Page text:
Benefits of Spaying or Neutering Your Pet

Benefits of Spaying or Neutering Your Pet

Pet Population and Sterilization

Sadly, there are way too many dogs and cats compared to the number of prospective pet owners. In fact, there are approximately 3.7 million animals euthanized in shelters annually. Spaying and neutering your pet helps put a dent in this number. Without sterilization, accidental pregnancies can happen to pets owned by even the most conscientious among us. Spaying and neutering are the only true ways to prevent litters.

The Benefits of Spaying or Neutering Your Pet

Every animal lover agrees we want our pets to live a long and healthy life. To preserve the long-term health of your pet is worth the short-term discomfort of the spaying or neutering procedure. Studies have shown that female dogs will see a dramatic decrease in the development of uterine cancers and cancers pertaining to the reproductive system. And neutering your male dog will prevent him from developing testicular cancer and prostate disease. Spaying female dogs will also cut down on the development of mammary tumors, painful uterine infections known as pyometra and breast cancers. All three conditions are deadly and spaying lessens the risk of these by roughly 50 percent. It’s important to spay your female dog before her first heat to have the best protection from these life-threatening diseases.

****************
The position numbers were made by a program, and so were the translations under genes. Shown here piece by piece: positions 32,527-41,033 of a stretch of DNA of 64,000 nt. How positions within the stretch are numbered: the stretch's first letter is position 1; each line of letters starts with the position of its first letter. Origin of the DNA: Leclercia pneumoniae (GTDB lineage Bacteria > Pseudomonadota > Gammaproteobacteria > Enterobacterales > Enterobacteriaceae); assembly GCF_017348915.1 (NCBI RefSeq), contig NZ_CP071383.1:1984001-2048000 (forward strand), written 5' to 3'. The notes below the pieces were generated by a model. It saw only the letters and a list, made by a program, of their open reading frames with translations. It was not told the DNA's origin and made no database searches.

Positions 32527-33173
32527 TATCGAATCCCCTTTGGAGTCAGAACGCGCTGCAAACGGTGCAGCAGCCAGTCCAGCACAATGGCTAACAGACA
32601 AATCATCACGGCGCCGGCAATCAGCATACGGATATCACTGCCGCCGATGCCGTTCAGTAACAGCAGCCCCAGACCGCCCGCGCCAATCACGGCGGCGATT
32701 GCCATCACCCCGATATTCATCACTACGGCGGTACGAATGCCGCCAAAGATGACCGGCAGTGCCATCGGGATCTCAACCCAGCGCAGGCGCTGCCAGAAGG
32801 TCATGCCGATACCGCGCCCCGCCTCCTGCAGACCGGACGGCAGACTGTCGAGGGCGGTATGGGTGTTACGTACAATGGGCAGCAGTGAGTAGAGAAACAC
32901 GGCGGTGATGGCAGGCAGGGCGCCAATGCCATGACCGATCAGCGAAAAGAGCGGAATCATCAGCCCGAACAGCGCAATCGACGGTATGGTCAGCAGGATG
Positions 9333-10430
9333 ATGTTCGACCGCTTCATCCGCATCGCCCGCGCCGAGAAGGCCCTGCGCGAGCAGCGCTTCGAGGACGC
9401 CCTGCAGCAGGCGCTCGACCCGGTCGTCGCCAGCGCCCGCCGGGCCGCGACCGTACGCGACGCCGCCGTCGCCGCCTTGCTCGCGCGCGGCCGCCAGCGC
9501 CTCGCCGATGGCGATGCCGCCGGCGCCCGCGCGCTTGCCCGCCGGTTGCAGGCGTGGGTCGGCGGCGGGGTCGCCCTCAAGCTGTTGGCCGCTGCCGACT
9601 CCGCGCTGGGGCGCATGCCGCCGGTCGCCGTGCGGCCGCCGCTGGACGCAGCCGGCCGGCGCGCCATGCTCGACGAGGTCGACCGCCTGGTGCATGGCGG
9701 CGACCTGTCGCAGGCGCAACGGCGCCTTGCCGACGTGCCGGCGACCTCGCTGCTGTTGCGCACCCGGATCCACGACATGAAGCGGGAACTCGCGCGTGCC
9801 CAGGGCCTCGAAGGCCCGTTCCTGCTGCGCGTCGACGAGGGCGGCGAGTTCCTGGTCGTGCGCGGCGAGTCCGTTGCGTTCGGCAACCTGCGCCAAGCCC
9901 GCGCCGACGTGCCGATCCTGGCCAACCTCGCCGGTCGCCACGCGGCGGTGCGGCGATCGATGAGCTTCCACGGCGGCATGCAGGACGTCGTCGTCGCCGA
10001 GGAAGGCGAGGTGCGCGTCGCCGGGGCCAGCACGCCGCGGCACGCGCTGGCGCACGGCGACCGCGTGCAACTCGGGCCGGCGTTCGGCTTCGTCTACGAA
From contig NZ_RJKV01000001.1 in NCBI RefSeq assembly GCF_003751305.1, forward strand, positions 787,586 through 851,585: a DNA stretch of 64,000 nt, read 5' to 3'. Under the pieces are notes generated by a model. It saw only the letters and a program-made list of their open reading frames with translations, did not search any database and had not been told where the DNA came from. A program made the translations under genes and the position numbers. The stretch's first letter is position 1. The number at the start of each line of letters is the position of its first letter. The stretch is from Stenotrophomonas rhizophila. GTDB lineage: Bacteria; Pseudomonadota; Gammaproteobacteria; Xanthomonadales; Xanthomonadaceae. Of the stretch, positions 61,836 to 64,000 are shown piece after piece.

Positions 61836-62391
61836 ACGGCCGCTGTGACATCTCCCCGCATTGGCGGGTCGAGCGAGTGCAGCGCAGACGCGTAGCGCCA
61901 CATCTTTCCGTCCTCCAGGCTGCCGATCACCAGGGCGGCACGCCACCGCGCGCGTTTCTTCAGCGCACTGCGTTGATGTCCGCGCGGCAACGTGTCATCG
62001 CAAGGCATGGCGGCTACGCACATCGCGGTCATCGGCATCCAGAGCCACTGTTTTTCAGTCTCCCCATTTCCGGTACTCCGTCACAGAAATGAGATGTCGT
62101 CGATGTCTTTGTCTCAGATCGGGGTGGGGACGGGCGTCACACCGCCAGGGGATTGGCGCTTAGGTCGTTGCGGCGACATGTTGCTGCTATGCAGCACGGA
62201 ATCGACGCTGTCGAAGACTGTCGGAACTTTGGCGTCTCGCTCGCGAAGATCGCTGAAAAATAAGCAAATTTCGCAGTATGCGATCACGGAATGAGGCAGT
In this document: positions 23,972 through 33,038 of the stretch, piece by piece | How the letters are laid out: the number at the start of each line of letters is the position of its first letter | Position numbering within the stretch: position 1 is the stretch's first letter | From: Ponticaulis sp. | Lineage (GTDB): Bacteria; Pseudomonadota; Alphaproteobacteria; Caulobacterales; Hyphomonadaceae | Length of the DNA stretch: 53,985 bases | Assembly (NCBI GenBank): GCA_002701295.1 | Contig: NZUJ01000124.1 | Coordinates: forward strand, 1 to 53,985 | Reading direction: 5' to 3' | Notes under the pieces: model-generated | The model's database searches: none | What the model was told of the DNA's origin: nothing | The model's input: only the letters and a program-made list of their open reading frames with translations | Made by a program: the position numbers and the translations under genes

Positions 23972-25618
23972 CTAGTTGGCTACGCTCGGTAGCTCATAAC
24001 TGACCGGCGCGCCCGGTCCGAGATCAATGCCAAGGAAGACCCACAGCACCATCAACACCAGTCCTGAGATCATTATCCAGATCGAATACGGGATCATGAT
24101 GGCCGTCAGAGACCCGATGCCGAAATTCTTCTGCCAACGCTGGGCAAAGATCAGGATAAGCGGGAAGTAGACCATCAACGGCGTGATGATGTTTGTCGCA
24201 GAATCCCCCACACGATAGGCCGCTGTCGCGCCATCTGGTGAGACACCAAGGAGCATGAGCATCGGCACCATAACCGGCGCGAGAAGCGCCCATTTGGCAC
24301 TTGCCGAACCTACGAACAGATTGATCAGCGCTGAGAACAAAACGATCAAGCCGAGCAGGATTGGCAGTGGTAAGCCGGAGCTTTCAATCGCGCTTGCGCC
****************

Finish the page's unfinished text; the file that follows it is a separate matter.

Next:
Benefits of Spaying or Neutering Your PetWhat is the difference between spay and neuter?

A “spay,” or ovariohysterectomy, is performed under general anesthesia and involves removal of the female dog’s uterus and both ovaries through an incision made in the abdomen. A spay can also be performed laparascopically (usually with ovariectomies). After spay surgery, the clinic may want to keep your dog overnight or your dog may be allowed to go home the same day. Some dogs have discomfort and others don’t. You will be given pain medication and a protective collar for your dog so they can’t lick their stitches. Recovery will take 7-10 days and activity should remain limited during this time. After this a quick follow-up at the clinic will then determine everything is healed normally and stitches can be removed.